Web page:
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Section: 29.6.3 [streambuf] Status: NAD Submitter: Martin Sebor Opened: 2000-08-12 Last modified: 2017-06-10
Priority: Not Prioritized
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The basic_streambuf members gbump() and pbump() are specified to take an int argument. This requirement prevents the functions from effectively manipulating buffers larger than std::numeric_limits<int>::max() characters. It also makes the common use case for these functions somewhat difficult as many compilers will issue a warning when an argument of type larger than int (such as ptrdiff_t on LLP64 architectures) is passed to either of the function. Since it's often the result of the subtraction of two pointers that is passed to the functions, a cast is necessary to silence such warnings. Finally, the usage of a native type in the functions signatures is inconsistent with other member functions (such as sgetn() and sputn()) that manipulate the underlying character buffer. Those functions take a streamsize argument.
[ 2009-07 Frankfurt ]
This is part of a bigger problem. If anyone cares enough, they should write a paper solving the bigger problem of offset types in iostreams.
This is related to the paper about large file sizes. Beman has already agreed to drop the section of that paper that deals with this.
int is big enough for reasonable buffers.
Move to NAD Future.
This is related to LWG 423.
[2017-02 in Kona, LEWG recommends NAD]
[2017-06-02 Issues Telecon]
Resolve as NAD
The previous rationale given suggested that LWG believes the change is too big for now. Actually, changing the parameter type is too big a change more or less forever, because that would break every custom streambuf type; there are too many such types in the wild to make a breaking change. The overload approach may be more plausible, but is not an entirely breakage-free solution; it can produce ambiguities, and can still break streambuf hierarchies.
Change the signatures of these functions in the synopsis of template class basic_streambuf (27.5.2) and in their descriptions (22.214.171.124.1, p4 and 126.96.36.199.2, p4) to take a streamsize argument.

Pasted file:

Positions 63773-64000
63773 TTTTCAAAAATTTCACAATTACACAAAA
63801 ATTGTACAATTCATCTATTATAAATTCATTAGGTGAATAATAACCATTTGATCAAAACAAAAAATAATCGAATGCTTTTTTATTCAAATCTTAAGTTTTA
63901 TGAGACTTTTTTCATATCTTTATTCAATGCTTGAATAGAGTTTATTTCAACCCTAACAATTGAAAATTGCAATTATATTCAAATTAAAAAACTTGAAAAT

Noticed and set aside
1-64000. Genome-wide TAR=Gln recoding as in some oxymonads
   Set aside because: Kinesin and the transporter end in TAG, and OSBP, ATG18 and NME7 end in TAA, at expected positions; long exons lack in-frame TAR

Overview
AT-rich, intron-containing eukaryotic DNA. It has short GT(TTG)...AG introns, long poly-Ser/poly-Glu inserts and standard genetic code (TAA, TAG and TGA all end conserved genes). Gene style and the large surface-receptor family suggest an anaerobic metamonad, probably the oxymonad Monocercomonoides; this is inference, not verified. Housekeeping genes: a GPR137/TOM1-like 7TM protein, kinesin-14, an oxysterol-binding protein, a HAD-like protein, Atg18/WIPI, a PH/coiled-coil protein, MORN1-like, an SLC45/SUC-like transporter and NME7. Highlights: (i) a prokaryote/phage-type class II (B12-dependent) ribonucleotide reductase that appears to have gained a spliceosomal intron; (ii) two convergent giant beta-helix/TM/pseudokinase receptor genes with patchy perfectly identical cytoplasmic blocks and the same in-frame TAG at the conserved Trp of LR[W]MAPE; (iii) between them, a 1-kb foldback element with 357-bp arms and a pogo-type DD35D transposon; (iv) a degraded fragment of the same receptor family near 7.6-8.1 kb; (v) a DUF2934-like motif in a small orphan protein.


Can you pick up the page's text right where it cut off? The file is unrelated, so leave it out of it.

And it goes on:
Although this change has the potential of changing the ABI of the library, the change will affect only platforms where int is different than the definition of streamsize. However, since both functions are typically inline (they are on all known implementations), even on such platforms the change will not affect any user code unless it explicitly relies on the existing type of the functions (e.g., by taking their address). Such a possibility is IMO quite remote.
Alternate Suggestion from Howard Hinnant, c++std-lib-7780:
This is something of a nit, but I'm wondering if streamoff wouldn't be a better choice than streamsize. The argument to pbump and gbump MUST be signed. But the standard has this to say about streamsize (27.4.1/2/Footnote):
[Footnote: streamsize is used in most places where ISO C would use size_t. Most of the uses of streamsize could use size_t, except for the strstreambuf constructors, which require negative values. It should probably be the signed type corresponding to size_t (which is what Posix.2 calls ssize_t). — end footnote]
This seems a little weak for the argument to pbump and gbump. Should we ever really get rid of strstream, this footnote might go with it, along with the reason to make streamsize signed.
The LWG believes this change is too big for now. We may wish to reconsider this for a future revision of the standard. One possibility is overloading pbump, rather than changing the signature.
[ [2006-05-04: Reopened at the request of Chris (Krzysztof Żelechowski)] ]